Both Parker and Davis figure in Satchmo at the Waldorf, the solo play
about Armstrong which is now strutting its stuff at the Annenberg Center
in Beverly Hills. Starring as Armstrong is John Douglas Thompson, who
was nominated for a Drama Desk award when he did Satchmo at New York Citys
Westside Theater last year.
Written by Terry Teachout, drama critic at the Wall Street Journal and
author of Pops, a biography of Armstrong, Satchmo is set in
a backstage dressing room at the Waldorf Astoria. The time is 1971, and
Armstrong is in his 70s and ailing, as we learn from his first entrance
when he staggers in on shaky legs and heads straight for an oxygen tank.
After gulping down a whiff or two of oxy-2, he turns, faces the audience,
and starts telling his life story in pungently profane fashion.
This is not the Armstrong we have met before, the Armstrong who never
cussed while fronting his band or appearing on Ed Sullivan or giving interviews
to Time Magazine. This is Armstrong uncensored, a bold, bawdy, sometimes
vengeful black man with numerous grievances to get off his chest.
Dont get the idea, though, that Satchmo is something of a screed,
with an angry Armstrong lashing out for 90 minutes against his enemies.
There is quite a bit of payback in the show, but mostly its an entertaining
and often funny biographical portrait of the musician, who came up from
poverty and racism in New Orleans to become a famous and much-loved performer,
a jazz legend in his time.
Armstrong was all about jazz until he met Joe Glaser, a mob-connected
promoter who became his manager. Glaser knew Armstrong was a genius on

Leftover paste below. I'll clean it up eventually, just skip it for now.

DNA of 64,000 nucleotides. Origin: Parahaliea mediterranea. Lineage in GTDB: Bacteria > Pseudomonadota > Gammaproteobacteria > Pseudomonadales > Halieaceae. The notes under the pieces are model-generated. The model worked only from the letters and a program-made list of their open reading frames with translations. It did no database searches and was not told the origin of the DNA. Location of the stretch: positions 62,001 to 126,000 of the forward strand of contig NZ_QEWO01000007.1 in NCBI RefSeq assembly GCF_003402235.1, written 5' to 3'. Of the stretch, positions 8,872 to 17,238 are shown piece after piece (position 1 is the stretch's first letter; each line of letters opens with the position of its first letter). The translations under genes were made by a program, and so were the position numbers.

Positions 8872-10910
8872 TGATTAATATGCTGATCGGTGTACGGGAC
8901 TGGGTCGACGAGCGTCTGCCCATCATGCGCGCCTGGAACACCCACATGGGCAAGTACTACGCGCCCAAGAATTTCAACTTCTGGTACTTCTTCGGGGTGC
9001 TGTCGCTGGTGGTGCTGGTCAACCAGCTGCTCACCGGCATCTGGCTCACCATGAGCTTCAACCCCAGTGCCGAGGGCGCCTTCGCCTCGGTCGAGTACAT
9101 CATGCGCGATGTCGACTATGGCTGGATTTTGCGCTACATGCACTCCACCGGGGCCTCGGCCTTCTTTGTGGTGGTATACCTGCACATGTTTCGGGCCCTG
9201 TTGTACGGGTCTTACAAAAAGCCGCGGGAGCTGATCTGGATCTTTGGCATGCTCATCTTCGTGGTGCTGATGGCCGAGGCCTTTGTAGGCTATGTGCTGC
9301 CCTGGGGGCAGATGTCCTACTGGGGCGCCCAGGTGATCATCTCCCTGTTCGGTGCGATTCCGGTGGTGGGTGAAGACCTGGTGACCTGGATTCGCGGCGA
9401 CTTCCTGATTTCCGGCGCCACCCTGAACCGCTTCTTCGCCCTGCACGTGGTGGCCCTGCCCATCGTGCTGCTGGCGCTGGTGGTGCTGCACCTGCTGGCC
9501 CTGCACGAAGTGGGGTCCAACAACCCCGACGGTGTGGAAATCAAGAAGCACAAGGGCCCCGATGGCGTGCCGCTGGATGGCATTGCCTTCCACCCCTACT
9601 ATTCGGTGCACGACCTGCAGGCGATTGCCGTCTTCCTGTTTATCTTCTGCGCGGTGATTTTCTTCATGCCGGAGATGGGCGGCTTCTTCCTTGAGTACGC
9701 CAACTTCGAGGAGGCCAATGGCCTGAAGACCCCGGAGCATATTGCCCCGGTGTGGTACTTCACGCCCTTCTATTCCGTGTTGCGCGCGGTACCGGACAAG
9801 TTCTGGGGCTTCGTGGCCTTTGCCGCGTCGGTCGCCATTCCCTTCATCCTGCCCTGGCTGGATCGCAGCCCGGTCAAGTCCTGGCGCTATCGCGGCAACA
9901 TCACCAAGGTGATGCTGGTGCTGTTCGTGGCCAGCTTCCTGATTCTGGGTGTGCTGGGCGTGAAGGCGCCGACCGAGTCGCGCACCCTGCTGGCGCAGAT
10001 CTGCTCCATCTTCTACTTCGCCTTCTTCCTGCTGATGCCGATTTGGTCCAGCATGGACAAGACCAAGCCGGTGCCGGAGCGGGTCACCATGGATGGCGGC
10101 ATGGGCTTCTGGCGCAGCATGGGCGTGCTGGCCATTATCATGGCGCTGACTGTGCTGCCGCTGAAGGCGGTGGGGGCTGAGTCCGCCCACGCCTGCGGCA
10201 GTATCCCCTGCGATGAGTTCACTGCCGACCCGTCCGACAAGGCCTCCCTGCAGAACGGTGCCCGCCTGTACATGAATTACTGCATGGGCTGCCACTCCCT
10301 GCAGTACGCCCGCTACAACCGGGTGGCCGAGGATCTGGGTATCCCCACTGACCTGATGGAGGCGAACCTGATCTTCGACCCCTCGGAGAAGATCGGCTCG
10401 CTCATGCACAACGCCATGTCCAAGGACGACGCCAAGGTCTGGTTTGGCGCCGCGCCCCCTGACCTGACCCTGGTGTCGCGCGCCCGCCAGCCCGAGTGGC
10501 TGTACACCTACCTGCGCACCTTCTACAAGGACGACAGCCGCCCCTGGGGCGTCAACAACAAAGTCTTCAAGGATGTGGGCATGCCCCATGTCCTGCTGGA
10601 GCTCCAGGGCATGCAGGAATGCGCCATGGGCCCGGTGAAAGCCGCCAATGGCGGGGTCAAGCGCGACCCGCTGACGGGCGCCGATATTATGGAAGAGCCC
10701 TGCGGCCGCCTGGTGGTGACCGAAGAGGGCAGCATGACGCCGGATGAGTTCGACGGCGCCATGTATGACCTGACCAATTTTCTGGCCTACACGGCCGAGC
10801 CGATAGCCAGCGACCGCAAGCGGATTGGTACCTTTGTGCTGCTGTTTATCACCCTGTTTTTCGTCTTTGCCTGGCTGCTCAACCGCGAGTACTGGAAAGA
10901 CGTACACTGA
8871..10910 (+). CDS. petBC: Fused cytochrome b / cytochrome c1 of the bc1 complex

the horn but would never make big bucks with it. It was Glaser who turned
Armstrong into a cross-over artist, a pop singer whose renderings of tunes
like Hello Dolly and Mack the Knife would reach
the top of the charts.
Armstrong got rich working for Glaseron a handshake!--but couldnt
help but feel deep inside that he had betrayed his calling. His feelings
were further exacerbated when the new boys on the jazz block, beboppers
like Charlie Parker and Miles Davis, called him not just a has-been but
an Uncle Tom, clowning it up for the white folks.
The remarkable Thompson briefly takes on their personages, but mostly
he alternates between Glaser and Armstrong, helped only by quick light
changes and his own acting skills to differentiate between the two men,
who went from being friends to antagonists over the years.
That conflict gives Satchmo much of its drama, but the real strength of
the play lies in the affectionate, loving portrait it paints of Louis
Armstrong, a man with a golden horn and heart.
Cast: John Douglas Thompson
Technical: Set: Lee Savage; Costumes: Ilona Somogyi; Lighting: Kevin Adams,
recreated by Wilburn Bonnell; Sound: John Gromada; Production Stage Managers:
Hope Rose Kelly & Lora K. Powell
Critic: Willard Manus
Date Reviewed: June 2015.